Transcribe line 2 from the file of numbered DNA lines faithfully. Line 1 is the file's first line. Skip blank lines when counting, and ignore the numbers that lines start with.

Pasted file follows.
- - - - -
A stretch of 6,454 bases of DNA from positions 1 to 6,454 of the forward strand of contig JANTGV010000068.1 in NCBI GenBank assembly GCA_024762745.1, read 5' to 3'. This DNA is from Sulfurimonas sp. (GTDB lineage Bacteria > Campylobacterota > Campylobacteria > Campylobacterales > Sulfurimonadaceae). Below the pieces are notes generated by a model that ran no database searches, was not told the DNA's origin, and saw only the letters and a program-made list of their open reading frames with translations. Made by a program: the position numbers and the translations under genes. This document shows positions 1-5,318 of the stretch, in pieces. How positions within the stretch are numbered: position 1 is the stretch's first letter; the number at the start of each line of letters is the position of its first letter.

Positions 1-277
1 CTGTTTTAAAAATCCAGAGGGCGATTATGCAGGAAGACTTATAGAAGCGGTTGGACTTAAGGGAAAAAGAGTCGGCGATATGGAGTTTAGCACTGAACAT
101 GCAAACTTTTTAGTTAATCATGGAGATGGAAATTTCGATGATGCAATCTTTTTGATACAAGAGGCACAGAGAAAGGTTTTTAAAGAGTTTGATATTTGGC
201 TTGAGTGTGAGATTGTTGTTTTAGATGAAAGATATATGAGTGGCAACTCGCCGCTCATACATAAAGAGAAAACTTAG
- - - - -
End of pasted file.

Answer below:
Positions 1-277